Robert Stanley, a tenured associate professor of chemistry and an adjunct professor of biochemistry at Temple, is a man whose affinity for science is only equaled by his love for music.
“Music is connected with science not in anyway I can verbalize easily,” Stanley said. “There is a certain order and sense of proportion in music that fits well with science.”
Music contains internally consistent rules and science is the act of discovering the internal rules of nature. “Music is the mirror of nature,” he stated.
Although music and science are so delicately intertwined in the life of Robert Stanley, his success at both has not been mutual.
In 1981, while at Penn State, Stanley decided to put his quest for higher degrees in science on hold, and moved to New York to pursue a career in music. His struggle between music and science could be described in a story by Plato.
In “Phaedrus,” the character has a dream about riding a chariot pulled by two horses, one white to represent reason and the other dark, representing human emotions.
“The horses have different motivations and different directions, we eventually discover these horses represent divergent aspects of the human psyche. It was the same for me,” Stanley said, “I had these two forces in my life pulling me in opposite career directions.”
After 5 years of attempting to succeed as a musician, Stanley realized it was futile effort. “I could never consistently play a note perfect audition,” he said. “If I were to make a career in music, it would have to be as a second clarinetist in the Little Rock, Arkansas Symphony and I could see no glory in that.”
When he realized he would not become a successful musician, Stanley felt his life metaphorically crashing down. Stanley slowly dragged himself back to science.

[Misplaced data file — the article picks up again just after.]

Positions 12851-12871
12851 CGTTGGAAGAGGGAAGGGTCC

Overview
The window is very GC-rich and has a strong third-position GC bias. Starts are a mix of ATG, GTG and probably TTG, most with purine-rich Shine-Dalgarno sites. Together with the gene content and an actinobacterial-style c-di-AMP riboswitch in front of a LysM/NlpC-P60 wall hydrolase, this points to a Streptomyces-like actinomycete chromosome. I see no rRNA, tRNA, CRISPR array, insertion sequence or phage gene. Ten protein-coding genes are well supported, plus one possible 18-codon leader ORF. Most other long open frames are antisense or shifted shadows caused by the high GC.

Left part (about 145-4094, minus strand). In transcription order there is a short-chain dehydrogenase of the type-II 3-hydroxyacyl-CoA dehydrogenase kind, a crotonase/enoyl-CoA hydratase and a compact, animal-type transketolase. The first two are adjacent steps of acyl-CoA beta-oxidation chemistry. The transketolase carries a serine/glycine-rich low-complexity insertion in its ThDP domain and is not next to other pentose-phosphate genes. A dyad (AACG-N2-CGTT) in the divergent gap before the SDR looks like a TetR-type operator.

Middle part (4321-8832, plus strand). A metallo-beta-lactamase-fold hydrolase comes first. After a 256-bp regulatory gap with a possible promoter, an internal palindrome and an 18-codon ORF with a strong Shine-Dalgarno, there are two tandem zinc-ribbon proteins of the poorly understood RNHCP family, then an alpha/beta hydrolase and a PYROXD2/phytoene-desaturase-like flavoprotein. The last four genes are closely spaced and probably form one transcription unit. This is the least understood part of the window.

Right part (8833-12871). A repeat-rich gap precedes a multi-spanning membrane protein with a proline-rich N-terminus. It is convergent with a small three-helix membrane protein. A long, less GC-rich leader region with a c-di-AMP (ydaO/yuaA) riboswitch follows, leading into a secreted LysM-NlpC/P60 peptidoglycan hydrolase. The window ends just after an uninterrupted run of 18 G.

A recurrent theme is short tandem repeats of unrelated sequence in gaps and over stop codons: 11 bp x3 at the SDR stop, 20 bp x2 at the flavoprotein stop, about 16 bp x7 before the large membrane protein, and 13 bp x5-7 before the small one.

His advisor at Penn State graciously accepted him back, and by 1991 received his Ph.D. in physical chemistry. Preceding his post-doctorate work in biophysical chemistry at Stanford, Stanley joined the Temple University faculty in 1996.
Stanley’s love for music and science was cultivated at a young age, when a family friend allowed him to visit the University of California-Los Angeles laboratory.
“He allowed me to twiddle knobs in his laboratory, and he answered all of my questions,” Stanley said.
While entranced by his chemistry set, he recalls his mother’s love for music. “We listened to everything from Beethoven to Simon and Garfunkel and the Beetles,” Stanley said.
Throughout high school his love for music and science converged. Stanley enrolled at the University of California-San Diego at the age of 18, only to transfer two years later to the University of California-Berkeley. He maintained a high grade point average by consistently excelling in his music courses.
At 48, Robert Stanley is married and is a father to an adopted 5-year old daughter named Julia. Stanley. He has pursued and succeeded at science, while still enveloping himself in music While working, Stanley will play Schubert, Mozart, or Beethoven, specifically to distract him from his work.
Sometimes he does not even need to play the music aloud. “I have so much music in my ear, I hear it all the time. It is a backdrop to my life,” Stanley said.
Obaid Siddiqu can be reached at firstname.lastname@example.org.